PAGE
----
While fully enclosed cockpits are the norm in the higher classes of offshore powerboat racing, hardtops are rare in the pleasure side of the United States go-fast boat market. Sure, you’ll find a few exotic canopied V-bottoms and catamarans on the poker run circuit, but for the most part domestic performance-boat owners like their cockpits open to the breeze.
Some of that is tradition, some is practicality. Go-fast boat owners—at least on the male side—have always liked the wind in their hair, so to speak. The tactile and auditory sensations of the onrushing breeze at high speed are part of the experience. On the practical side, it’s simply too hot in most parts of the country during the summer, prime boating season, for an enclosed cockpit.
The people at Revolver Powerboats, an Italian company targeting the U.S. sportboat market, are hoping to change that with their new 42-foot stepped-hull V-bottom. Designed by renowned powerboat and yacht visionary Michael Peters in Sarasota, Fla., the hardtop 42-footer boasts not just an air-conditioning system, which is something you’d expect in an enclosed-cockpit boat, but something you wouldn’t: With the push of a few buttons, the cockpit’s rear window lowers into a bulkhead, its side windows slide into the gunwales, and a sunroof slides forward to create a mostly open cockpit. (The forward roof section over the two-person helm station is permanent.)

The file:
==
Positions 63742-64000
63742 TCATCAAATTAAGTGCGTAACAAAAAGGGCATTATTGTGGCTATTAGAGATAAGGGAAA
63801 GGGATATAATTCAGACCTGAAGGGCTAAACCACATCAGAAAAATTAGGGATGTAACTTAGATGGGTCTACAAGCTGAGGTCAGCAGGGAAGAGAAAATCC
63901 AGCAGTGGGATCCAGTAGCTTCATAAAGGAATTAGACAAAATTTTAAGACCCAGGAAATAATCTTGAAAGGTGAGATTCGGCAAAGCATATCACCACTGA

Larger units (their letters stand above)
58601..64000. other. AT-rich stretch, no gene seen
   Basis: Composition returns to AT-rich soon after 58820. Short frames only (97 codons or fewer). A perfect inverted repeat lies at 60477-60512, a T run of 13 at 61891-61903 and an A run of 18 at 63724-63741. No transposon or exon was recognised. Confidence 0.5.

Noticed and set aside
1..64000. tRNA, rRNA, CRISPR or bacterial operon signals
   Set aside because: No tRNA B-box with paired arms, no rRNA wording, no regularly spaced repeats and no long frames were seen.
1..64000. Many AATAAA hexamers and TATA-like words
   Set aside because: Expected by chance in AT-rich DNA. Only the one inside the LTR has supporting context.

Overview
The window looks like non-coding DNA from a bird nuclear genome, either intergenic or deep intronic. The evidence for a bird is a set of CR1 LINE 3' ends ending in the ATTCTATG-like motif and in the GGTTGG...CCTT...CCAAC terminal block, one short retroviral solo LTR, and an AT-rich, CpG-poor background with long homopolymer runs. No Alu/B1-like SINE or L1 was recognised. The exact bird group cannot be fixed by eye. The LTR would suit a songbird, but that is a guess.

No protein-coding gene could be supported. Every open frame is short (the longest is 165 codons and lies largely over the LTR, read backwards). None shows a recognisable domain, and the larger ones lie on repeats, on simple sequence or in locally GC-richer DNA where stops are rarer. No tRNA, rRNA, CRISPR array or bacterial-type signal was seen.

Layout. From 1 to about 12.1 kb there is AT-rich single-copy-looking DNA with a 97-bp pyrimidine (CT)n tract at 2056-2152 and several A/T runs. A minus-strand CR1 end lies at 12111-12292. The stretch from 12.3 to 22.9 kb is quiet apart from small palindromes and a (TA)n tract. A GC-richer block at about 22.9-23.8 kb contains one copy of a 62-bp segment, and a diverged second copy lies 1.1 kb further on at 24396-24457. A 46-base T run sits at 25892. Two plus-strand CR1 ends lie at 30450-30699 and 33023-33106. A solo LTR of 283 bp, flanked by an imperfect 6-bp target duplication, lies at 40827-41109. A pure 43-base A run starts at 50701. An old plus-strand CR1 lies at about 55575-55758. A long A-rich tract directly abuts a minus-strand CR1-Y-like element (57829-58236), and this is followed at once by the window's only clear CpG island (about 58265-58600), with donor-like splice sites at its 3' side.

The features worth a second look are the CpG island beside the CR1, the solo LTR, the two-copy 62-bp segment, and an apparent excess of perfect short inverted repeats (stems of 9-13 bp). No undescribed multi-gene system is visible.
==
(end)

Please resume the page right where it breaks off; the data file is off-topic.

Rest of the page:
All clever stuff, right? That’s what I thought, too, but I had concerns when I went for a test spin on the Revolver 42 with John Tomlinson, the owner of TNT Custom Marine in Miami and a former Powerboat magazine test driver, at the helm. My worries were centered not around the boat’s performance, which included a 74-mph top speed on twin Mercury Racing 662 SCi engines, great handling manners, and good ride quality — but on interior sound.
The 42-footer is a tall, high-ceiling boat a with deep cockpit and cabin area, and an 11-foot beam. My guess was that echoing sound in the cockpit, especially in rough water, with the windows up would be deafening. I imagined it would be like riding in a 55-gallon drum as it rolled down a hillside. But thanks to carbon fiber reinforcement in the solid hardtop and expert construction of all of the tempered-glass windows in aluminum frames, the noise in the cockpit was not at all excessive—even running 35 to 40 mph in the confused 2- to 4-footers off Miami Beach.
Running in the smooth waters of Biscayne Bay at 60 mph, we found the engine noise in the cockpit to be significant. But it was certainly no worse than it would have been in an open cockpit, and we had none of the wind noise that comes with the open-boat territory. Raising the rear window substantially muted the engine noise.
While Tomlinson had run the 42-footer’s air-conditioning system in previous sea trials (he helped Revolver with the boat’s drive and propeller setup) and vouched for its cooling efficiency throughout the interior, we had no need for it during our tests. That’s because it rained hard the entire time. If we wanted for anything it was a windshield wiper, but in truth, thanks to the angle of the windshield, we didn’t need that, either.